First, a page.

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Castle Mountain towers over the Trans-Canada Highway in the Canadian Rockies. It’s a mountain that draws the attention of landscape photographers, including myself. Last year I photographed this mountain in what might be unmatched light and conditions. As we approached this year’s photography trip to Banff National Park, I felt I could check Castle Mountain off my list and didn’t have much interest in photographing it again. I felt like there wasn’t much more I could do with the mountain with a wide-angle lens.
One day, on our way up to the Icefield’s Parkway, we noticed an area that opened up to the mountain in a much cleaner way than the spot that’s typically photographed. After confirming on Google Earth that evening, I began to get excited about the potential there. If I could change things in my photograph of Castle Mountain, it would be the visual flow towards the mountain and the dark, imposing trees on the opposite shoreline. This new area changes all of it.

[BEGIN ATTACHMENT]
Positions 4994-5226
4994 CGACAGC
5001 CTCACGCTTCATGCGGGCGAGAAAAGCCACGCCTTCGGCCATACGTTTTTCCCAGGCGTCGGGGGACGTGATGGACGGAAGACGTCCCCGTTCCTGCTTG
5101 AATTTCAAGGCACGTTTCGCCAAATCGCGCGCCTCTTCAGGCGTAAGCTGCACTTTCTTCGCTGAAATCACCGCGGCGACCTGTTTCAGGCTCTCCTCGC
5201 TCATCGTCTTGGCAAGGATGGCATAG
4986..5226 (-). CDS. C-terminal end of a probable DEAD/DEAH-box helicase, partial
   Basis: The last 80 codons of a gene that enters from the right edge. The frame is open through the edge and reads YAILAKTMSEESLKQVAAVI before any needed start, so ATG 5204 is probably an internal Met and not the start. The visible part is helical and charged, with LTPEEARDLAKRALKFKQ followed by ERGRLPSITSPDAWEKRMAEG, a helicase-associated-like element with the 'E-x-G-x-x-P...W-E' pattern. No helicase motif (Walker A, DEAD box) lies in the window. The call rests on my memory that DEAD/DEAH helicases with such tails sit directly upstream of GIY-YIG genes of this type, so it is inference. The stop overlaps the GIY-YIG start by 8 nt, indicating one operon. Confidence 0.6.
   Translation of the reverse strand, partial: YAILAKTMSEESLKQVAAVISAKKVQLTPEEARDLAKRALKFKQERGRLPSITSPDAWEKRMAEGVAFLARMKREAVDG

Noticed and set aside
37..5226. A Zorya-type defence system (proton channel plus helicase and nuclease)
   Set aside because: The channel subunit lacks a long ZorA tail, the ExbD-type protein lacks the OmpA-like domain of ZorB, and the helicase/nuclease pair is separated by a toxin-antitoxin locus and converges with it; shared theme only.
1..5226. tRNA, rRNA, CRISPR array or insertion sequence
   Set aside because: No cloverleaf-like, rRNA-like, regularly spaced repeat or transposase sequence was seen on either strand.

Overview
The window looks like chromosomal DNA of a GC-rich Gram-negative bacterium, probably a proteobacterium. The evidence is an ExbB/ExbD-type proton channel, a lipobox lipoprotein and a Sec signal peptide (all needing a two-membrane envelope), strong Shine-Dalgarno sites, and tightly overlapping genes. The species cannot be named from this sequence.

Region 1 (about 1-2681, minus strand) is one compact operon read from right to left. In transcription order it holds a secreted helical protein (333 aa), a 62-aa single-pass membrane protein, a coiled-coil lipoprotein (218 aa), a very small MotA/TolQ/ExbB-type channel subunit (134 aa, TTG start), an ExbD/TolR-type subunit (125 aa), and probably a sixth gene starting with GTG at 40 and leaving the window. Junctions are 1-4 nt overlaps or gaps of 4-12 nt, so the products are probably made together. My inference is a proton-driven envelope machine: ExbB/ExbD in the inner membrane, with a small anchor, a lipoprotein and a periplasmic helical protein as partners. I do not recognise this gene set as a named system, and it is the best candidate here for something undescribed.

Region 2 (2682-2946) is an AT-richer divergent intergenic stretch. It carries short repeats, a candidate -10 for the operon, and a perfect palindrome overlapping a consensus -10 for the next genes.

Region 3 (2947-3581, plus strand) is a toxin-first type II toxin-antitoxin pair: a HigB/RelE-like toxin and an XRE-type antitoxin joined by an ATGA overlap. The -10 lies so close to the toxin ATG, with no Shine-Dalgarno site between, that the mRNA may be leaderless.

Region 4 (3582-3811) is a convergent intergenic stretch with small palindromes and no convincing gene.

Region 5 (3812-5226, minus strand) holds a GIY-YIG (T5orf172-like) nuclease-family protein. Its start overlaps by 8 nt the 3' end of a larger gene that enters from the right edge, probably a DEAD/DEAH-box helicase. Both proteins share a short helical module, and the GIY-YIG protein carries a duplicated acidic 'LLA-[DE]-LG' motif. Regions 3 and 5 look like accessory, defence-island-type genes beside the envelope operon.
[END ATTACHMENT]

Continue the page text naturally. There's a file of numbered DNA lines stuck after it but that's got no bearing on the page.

On our last evening there, the sunset looked like it could be promising for Castle Mountain, so we headed there, threw on our hip waders and snowshoes and trudged through waist-deep snow to try and reach this area. After an exhausting kilometre or two, we made it, and I was taken back at all of the photographic potential in this untouched area. There were so many potential compositions, but we underestimated just how long it would take to get there. The best of the evening light hit, so I set up this composition to take advantage of the light hitting the mountain. One thing is for sure, I left more compelling compositions than this behind, and I’ll certainly be back!
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